The video apparently showing the much-discussed incident between Somerset Mayor Girdler and a teenage bicyclist brings to mind Wittgenstein's Duck-Rabbit.

Ludwig Wittgenstein, a philosopher from the early part of the 20th century, is famous for utilizing an illusory image in his seminal work "Philosophical Investigations," one which appears to show a duck ... or a rabbit. Depending on how you look at it.

One person could look at the image and see a duck with a slightly open bill, its head pointed to the left. Another person could look at it and see a rabbit looking up and to the right, its ears hanging to the left.

Wittgenstein used this image as an example of how the same thing can be experienced in different ways by different people - the concept of "seeing as," or focusing on certain aspects of an object or event, as opposed to "seeing that," reporting on an observation in a more definitive way. A person can look at the image and be absolutely certain that they are seeing a duck - or sure that they are seeing a rabbit - but once introduced to the concept of duality inherent to the duck-rabbit, one can never do more than merely interpret it as one or the other based on this or that.

When the viral footage of the mayor braking hard as a bicyclist crossed the street - that much is undeniable; we are "seeing that" happen - went viral, the reaction on social media was interesting.

Here's the story: Somerset Mayor Eddie Girdler approached the intersection of East Mt. Vernon and Maple Streets as a 15-year-old girl on a bike was crossing. Girdler said he saw the girl going into the crosswalk and hit his brakes hard as the light turned red, but that the girl kept going and that he did not realize at first that any contact had been made; Kentucky State Police later cited him for leaving the scene of an accident failing to offer assistance, and told the Commonwealth Journal that they had video showing contact was made. The girl was flown to the University of Kentucky Medical Center for treatment of injuries allegedly suffered in the incident.

When the story first broke, with only the details expressed in words, the court of public opinion was decidedly anti-Girdler. It just looked bad. Anyone hitting anyone with their car and leaving is bad enough. When the alleged perpetrator is an elected public official - a brand of person never immune to detractors - it looks even worse. When the victim is a young girl ... well, that's when things get nasty.

And they did. Each time the story was shared online, comment after comment accused the mayor of lying. Criticized him for not caring about the girl. Berated his job performance. There were a few people here and there who took up for him, but the overall tone of the reaction wasn't pretty. Picture torches and pitchforks.

Which is not to say that he is above criticism, in general or in this incident -- I think he'd tell you he'd have handled it differently if he knew then what he knows now. But people seemed to want to assume the worst, and showed it in vicious ways from the comfort of their keyboards.

Now that we've seen the video? The reactions seem more balanced - and more all over the place.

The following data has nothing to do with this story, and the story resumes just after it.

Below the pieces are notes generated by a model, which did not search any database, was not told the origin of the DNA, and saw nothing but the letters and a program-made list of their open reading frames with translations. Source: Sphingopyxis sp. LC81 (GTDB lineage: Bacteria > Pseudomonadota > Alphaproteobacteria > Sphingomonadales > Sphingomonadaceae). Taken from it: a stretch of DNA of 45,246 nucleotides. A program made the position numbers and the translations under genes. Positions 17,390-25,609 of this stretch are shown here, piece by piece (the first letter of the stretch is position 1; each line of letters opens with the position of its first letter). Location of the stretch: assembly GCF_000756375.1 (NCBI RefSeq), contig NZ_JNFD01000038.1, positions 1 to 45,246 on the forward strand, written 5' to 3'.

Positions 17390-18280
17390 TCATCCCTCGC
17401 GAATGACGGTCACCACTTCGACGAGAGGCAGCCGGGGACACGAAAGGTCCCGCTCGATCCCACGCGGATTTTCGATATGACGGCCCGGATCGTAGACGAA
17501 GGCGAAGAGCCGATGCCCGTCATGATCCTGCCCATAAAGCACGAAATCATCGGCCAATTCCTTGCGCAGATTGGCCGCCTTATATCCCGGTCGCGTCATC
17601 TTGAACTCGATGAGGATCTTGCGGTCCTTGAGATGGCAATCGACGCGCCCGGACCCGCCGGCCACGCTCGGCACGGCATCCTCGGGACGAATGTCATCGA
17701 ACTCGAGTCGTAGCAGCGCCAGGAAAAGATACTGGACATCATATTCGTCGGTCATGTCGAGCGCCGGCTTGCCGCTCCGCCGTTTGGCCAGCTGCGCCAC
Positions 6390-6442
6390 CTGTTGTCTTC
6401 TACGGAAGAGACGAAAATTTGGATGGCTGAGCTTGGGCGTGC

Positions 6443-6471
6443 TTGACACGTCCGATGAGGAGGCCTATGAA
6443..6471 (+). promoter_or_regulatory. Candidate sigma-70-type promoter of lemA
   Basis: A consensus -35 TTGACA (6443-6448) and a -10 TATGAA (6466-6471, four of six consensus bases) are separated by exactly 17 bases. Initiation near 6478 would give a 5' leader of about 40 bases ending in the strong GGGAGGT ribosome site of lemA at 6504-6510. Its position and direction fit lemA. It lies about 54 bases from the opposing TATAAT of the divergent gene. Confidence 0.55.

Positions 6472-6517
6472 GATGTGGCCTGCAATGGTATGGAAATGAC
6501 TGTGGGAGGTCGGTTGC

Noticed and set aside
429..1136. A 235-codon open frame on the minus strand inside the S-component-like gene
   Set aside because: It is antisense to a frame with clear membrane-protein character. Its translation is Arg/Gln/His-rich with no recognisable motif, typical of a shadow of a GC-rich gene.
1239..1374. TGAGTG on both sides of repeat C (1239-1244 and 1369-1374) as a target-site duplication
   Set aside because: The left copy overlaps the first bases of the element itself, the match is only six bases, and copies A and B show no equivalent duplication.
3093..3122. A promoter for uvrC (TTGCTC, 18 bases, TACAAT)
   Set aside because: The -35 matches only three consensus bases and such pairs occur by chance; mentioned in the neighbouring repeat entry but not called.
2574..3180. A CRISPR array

On the Commonwealth Journal site, one reaction to the footage of the incident says, "Don't look like she was hit." Another reads, "I don't how anyone with 2 eyes can't see the driver side making contact with the back of the bike throwing her off balance likely causing the handle bars to turn into her stomach area." One says, "There is no contact in this video." Another, "The bicyclist is clearly hit." And for many more, the video seems to raise more questions about the incident, meaning things aren't cut-and-dry as they might have once appeared to be.

There are seemingly a million different ways one could analyze this footage - it's not quite the famous "Zapruder film" of President Kennedy's assassination, and there is no grassy knoll, but opinions are just as conflicted on a much smaller scale.

To me, it's like a replay in football - there's not enough evidence one way or the other to overturn the original ruling, so it has to stand. If Kentucky State Police made the call that contact was made, then there's reason to believe that. But it's just as easy to see why the mayor might not have realized that - and how people can have differing opinions on what they observe.

About the only thing we can say with certainty is that the video isn't a fake. That was one conspiracy theory put forth in some of the online comments. But I'm not willing to apply the whole "Stanley Kubrick filmed the hoax moon landing on a soundstage" angle to this situation. That's more trouble than it's worth for the mayor - even in an election season.

If anything, what this proves is that the court of public opinion is an unreliable judge, jury, and punisher. It's fun to have opinions and to share those opinions online, but when the viewership of the video can't make up its collective mind on what it's even seeing, perhaps we aren't qualified to determine whether or not the mayor is a terrible person based on one solitary moment in time.

Things will work themselves out. The legal system will do its thing. The lawyers, the police, any judges or mediators. And then at the polls in November, where the body of work of both candidates and what they bring to the table will be up for debate, and the public will decide. We would do well to trust the process in this case.

But why verbally go for the jugular, as so many people wanted to do, when you don't have all the facts? And when you do get to see video of what happened, it's clear there is a reasonable difference of interpretation?

I'll be very interested to see how all this shakes out. But as long as some of us are looking at a rabbit and some of us at a duck, that's all we can do - wait and see.

CHRISTOPHER HARRIS is a staff writer and can be reached at Follow him on Twitter at charris@cj.